Medical Error FMEA Risk Grids – why they are a problem

September 28, 2007

FMEA risk grids are presented as a small spreadsheet.  As an example, the VA HFMEA “scoring matrix” is shown below.

























This table is similar to those in the ISO standard on risk management, 14971. The idea is to classify all potential errors in a process as to their severity and probability of occurrence. Each potential error event will fall in one of the grid cells. Events that fall in the yellow cells (designated as number+”y”) are unacceptable and require action.

So what’s wrong with this? On the face of it, there is nothing wrong – it is a standard practice from other industries. The problems emerge as one looks into the details. Each of the row and column headings are defined by the VA as follows (for the sake of brevity – severity is limited to patient outcomes only):


Frequent -Likely to occur immediately or within a short period (may happen several times in one year)
Occasional -Probably will occur (may happen several times in 1 to 2 years)
Uncommon -Possible to occur (may happen sometime in 2 to 5 years)
Remote -Unlikely to occur (may happen sometime in 5 to 30 years) 


Catastrophic  – Death or major permanent loss of function (sensory, motor, physiologic, or intellectual), suicide, rape, hemolytic transfusion reaction, Surgery/procedure on the wrong patient or wrong body part, infant abduction or infant discharge to the wrong family
Major –
Permanent lessening of bodily functioning (sensory, motor, physiologic, or intellectual), disfigurement, surgical intervention required, increased length of stay for 3 or more patients, increased level of care for 3 or more patients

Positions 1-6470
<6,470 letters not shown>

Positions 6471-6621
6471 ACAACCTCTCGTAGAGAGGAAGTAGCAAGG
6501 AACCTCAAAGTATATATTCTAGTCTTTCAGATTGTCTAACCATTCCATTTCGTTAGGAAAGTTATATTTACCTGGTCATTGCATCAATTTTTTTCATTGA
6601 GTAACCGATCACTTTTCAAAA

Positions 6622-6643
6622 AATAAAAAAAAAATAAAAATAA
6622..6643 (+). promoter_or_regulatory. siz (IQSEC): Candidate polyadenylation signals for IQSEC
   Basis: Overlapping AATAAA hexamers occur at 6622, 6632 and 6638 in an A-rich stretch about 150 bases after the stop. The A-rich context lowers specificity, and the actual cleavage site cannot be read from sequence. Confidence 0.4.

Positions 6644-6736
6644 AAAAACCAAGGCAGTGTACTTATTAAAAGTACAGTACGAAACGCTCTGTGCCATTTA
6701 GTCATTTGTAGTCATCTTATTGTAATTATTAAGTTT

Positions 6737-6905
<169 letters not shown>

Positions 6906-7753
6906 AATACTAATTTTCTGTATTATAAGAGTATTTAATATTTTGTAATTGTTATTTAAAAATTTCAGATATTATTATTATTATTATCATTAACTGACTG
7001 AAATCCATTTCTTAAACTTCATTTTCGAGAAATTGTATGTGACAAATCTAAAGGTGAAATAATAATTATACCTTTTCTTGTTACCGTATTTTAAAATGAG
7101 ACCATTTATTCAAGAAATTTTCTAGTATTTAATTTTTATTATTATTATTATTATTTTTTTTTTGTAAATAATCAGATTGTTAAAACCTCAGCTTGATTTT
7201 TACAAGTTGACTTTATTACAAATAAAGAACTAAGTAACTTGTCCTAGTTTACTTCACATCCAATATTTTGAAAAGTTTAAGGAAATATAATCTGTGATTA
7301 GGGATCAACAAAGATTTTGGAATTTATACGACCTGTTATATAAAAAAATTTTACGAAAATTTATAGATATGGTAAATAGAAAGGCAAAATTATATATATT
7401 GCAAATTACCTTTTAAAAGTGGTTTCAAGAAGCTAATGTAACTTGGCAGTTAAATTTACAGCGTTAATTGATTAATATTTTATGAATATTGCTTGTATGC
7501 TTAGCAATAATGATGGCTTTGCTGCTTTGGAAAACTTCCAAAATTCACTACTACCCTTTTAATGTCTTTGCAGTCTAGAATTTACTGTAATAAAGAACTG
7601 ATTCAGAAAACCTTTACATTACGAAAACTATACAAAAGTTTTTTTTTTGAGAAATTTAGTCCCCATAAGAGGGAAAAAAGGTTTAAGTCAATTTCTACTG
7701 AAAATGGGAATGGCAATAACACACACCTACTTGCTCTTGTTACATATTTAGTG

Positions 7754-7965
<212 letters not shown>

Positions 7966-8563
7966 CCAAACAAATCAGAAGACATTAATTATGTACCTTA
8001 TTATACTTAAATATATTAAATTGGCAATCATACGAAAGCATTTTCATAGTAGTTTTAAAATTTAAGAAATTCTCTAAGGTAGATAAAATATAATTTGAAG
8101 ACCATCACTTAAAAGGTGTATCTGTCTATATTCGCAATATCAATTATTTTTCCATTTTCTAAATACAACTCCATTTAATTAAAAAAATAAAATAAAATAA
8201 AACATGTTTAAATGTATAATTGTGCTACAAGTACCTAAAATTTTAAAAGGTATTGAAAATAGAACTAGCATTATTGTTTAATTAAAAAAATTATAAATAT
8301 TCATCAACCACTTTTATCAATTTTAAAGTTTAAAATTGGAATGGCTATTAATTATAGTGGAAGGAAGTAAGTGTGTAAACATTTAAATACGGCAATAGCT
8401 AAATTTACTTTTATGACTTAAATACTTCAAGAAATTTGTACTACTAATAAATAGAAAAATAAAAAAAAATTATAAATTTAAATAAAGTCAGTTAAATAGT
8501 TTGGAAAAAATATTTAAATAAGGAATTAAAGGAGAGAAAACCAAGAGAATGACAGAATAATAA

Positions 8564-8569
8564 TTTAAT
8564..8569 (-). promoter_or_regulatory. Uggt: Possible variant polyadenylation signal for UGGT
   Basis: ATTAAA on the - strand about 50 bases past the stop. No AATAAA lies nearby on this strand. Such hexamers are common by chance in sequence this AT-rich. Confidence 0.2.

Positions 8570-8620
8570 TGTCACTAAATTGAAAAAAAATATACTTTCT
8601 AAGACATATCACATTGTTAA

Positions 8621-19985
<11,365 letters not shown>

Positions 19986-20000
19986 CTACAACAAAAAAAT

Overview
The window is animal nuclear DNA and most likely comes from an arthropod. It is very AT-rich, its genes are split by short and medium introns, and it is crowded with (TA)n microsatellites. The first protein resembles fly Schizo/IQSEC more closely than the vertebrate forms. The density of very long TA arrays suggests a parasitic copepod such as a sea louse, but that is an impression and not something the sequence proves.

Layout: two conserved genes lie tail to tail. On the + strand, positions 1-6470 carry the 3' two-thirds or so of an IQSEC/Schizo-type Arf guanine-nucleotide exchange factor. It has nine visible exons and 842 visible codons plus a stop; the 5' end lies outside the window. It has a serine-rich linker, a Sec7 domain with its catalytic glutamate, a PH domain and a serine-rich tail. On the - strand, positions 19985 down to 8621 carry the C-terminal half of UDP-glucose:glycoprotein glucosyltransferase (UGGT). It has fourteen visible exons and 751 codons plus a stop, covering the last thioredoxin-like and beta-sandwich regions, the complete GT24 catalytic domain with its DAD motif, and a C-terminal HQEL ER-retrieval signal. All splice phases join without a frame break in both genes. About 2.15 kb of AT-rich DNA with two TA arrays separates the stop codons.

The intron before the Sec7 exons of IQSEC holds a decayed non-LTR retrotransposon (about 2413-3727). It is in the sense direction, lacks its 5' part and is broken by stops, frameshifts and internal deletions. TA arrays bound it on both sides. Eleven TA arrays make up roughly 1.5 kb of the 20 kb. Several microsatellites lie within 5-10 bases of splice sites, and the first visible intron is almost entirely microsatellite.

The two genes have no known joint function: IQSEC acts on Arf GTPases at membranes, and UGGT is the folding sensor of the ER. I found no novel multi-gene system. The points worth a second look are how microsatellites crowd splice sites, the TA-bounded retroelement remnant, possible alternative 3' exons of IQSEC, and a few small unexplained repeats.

Moderate – Increased length of stay or increased level of care for 1 or 2 patients
Minor – No injury, nor increased length of stay nor increased level of care  

Now the problems can be seen:

If one focuses on catastrophic errors, almost all of them will be located in the remote cell – none will be in the frequent cell. The implication of the VA table is that one does not have to further examine a process that has remote catastrophic errors but this is clearly wrong. There are many examples of catastrophic errors whereby it is desired that they occur much less than once in 5 to 30 years. An example is the tragic case of the Mexican teenage girl, who was given organs with the wrong blood type and later died, a story which made the national news.

To understand what needs to be done, one must examine a potential error in more detail. For simplicity of this explanation, let’s eliminate human error and focus on machines. In the operating room, blood gas results are needed, so this hospital has a blood gas lab nearby with a blood gas system. But there is a possibility that this blood gas system will fail and blood gas results will be unavailable. One has reliable data from the manufacturer about the frequency of a blood gas system failing. The mitigation is to have a second blood gas system. Now, blood gas results will be available unless both blood gas systems fail simultaneously. So now the probability of unavailability of blood gas results is lower, but it is not zero. The hospital can keep on going and put in place as many blood gas systems as they see fit, with each additional system lowering the probability of this adverse event from occurring. From the standpoint of a risk grid, one will eventually arrive at a cell that has acceptable risk.

The point is that for many (all?) catastrophic errors, the desired goal is to never have them. Because one is dealing with probabilities, never is unattainable, so one must put in place mitigations which lower the probability to an acceptable level.

This also means that for each potential catastrophic error, one must quantify the probability of occurrence before and after any mitigations and this is the problem – this quantification is a monumental task and until it is tackled, one will have FMEAs performed to satisfy regulatory requirements, but with little improvement in reducing risk. 

Myths of EQC (Equivalent Quality Control)

September 27, 2007